acquired in Toronto.

Only the Royals drew fewer walks last year than the Jays. Fixing
that and resisting the temptation to rush young players rank
high on Ricciardi's to-do list. "In the past here," Ricciardi
says, "if somebody had a good week in Double A they jumped to
the big leagues, only to go back again because they weren't
ready. There was no continuity."

Under Ricciardi no Blue Jay should have to go back to PB&J. --T.V.

COLOR PHOTO: STEVE MOORE As Oakland did with Tejada, Toronto will give the 21-year-old Lopez ample time to prove himself, hoping to achieve similar results.


With 34 homers and 32 steals, Jose Cruz Jr. became just the
eighth AL 30-30 man and the first since 1998.

an opposing team's scout sizes up the Blue Jays

"Toronto is taking a hell of a chance by playing Felipe Lopez
every day at shortstop. He has good hands, a strong arm and a
good first step, but I don't know if he's ready to play every
day for a contender.... Eric Hinske looks like he has good
upside, but he's another guy who's unproven. I really like his
bat. He looks like he can hit the ball out to all fields and has
a good idea of the strike zone.... Homer Bush is a problem at
second base because he breaks down every year.... They do have
Carlos Delgado at first, but they're not going anywhere with
that infield.... I like their outfield a lot. I like Shannon
Stewart, who's a good hitter, and I like Raul Mondesi, but not
his contract [$24 million over the next two years]. He should
steal 30 bases, hit 40 home runs and bat .270, but he's not very
disciplined at the plate. Vernon Wells has a chance to be a hell
of a player; he'd be my centerfielder right now--and I like Jose
Cruz Jr. One of those guys will be traded, probably either
Mondesi or Stewart.... Toronto has a problem behind the plate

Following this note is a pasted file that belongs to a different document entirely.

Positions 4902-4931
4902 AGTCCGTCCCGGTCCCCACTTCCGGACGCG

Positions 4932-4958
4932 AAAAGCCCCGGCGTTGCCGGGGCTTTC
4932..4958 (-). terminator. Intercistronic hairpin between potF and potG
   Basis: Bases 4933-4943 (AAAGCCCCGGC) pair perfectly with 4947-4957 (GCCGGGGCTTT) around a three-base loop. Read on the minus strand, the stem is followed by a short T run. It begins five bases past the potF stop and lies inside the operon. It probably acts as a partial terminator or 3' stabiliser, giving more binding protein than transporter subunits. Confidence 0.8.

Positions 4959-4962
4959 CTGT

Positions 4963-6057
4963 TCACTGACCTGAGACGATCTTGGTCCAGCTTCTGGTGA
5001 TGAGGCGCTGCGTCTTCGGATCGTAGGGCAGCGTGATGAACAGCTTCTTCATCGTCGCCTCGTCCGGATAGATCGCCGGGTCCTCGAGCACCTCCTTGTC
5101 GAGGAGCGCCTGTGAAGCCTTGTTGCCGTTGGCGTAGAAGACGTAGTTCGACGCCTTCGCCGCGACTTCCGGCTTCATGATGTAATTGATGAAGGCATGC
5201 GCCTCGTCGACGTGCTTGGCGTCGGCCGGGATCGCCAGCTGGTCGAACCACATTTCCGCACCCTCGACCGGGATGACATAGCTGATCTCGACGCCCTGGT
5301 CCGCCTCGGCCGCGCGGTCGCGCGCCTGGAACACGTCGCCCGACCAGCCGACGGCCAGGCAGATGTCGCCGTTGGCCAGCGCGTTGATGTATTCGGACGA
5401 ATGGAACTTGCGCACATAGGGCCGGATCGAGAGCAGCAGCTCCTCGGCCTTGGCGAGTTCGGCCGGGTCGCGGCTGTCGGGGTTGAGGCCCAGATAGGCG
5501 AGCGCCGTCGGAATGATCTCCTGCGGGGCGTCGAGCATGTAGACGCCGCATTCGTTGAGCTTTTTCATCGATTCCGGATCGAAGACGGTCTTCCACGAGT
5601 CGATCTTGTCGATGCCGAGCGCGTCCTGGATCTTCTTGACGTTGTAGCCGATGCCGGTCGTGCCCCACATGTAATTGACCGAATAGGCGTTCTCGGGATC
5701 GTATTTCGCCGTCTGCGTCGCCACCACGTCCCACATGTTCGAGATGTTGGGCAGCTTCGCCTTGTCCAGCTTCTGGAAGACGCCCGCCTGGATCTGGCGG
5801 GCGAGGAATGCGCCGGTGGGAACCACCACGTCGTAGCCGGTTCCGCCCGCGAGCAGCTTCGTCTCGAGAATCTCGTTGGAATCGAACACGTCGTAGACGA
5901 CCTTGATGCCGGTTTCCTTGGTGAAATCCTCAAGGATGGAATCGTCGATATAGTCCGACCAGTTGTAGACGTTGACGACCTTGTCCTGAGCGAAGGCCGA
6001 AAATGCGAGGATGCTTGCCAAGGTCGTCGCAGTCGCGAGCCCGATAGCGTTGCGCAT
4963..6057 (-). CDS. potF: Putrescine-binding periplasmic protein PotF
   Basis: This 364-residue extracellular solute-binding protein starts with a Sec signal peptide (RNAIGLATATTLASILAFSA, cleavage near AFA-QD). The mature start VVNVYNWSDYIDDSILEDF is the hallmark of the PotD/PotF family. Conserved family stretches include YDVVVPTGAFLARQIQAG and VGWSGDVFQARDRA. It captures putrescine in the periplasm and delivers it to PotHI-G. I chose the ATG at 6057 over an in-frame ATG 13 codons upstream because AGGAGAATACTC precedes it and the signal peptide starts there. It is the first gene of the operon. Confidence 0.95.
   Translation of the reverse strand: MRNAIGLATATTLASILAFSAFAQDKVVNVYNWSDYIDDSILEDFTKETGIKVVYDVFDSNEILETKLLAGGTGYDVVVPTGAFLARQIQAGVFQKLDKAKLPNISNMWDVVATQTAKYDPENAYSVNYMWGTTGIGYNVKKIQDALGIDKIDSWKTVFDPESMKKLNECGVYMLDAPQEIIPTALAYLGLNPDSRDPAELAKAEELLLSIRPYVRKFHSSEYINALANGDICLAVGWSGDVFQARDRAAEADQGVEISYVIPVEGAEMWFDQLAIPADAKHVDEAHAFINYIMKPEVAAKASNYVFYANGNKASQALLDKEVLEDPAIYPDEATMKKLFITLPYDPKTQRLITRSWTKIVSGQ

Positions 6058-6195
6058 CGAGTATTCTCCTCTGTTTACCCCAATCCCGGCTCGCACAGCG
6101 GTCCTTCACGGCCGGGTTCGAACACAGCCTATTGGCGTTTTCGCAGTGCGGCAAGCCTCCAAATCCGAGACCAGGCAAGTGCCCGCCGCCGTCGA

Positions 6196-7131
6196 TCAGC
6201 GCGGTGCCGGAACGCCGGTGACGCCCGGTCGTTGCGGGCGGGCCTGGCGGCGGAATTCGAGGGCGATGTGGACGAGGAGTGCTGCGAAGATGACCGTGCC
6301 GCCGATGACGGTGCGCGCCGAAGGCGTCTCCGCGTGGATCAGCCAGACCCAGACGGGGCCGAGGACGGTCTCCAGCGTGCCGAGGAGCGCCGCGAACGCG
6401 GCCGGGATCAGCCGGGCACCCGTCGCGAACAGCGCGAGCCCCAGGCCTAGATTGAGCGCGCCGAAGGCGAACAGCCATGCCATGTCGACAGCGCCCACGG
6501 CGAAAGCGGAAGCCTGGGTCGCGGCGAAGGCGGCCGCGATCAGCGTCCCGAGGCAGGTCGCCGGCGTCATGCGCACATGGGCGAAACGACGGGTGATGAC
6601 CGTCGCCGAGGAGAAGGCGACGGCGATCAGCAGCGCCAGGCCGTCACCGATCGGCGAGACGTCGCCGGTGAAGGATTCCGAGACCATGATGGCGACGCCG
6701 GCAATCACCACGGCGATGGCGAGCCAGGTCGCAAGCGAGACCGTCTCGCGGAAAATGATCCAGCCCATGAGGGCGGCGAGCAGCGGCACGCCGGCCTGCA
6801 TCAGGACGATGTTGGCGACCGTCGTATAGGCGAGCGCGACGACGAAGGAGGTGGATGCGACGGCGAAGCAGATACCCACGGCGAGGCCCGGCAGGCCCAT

because Darrin Fletcher is not able to catch every day and he
still doesn't throw well.... Their pitching is going to be a
trouble spot. But I like Chris Carpenter. He has the bite back
on his curveball.... Kelvim Escobar seems to have the stuff to
be a closer, but you don't know about his stomach for the
job.... They have three lefties in the bullpen--Pedro Borbon,
Dan Plesac and Felix Heredia--and probably will trade one of

projected roster with 2001 statistics


LF Shannon Stewart R 79 .316 12 60 27
3B Eric Hinske (R)*[1]L-R 192 .282 25 79 20
RF Raul Mondesi R 61 .252 27 84 30
1B Carlos Delgado L-R 29 .279 39 102 3
CF Jose Cruz Jr. S-R 47 .274 34 88 32
DH Vernon Wells R 118 .313 1 6 5
C Darrin Fletcher L-R 239 .226 11 56 0
SS Felipe Lopez S-R 153 .260 5 23 4
2B Homer Bush R 232 .306 3 27 13


IF Dave Berg[1] R 330 .242 4 16 0
OF Chris Latham S-R 353 .274 2 10 4


RH Roy Halladay 49 5 3 6.4 1.16 3.16
RH Chris Carpenter 82 11 11 6.3 1.41 4.09
RH Luke Prokopec[1] 160 8 7 5.9 1.34 4.88
RH Brandon Lyon 191 5 4 5.7 1.24 4.29
LH Scott Eyre 216 1 2 -- 1.40 3.45


RH Kelvim Escobar 57 6 8 0 1.15 3.50
LH Dan Plesac 227 4 5 1 1.28 3.57
RH Bob File 235 5 3 0 1.16 3.27

[1]New acquisition (R) Rookie B-T: Bats-throws IPS: Innings
pitched per start

WHIP: Walks plus hits per inning pitched PVR: Player
Value Ranking (explanation on page 154)
*Triple A stats

Buck Martinez
second season with Toronto

2001 record
third in AL East

with defensive ratings

Golden Glover


Good Leather


Iron Hands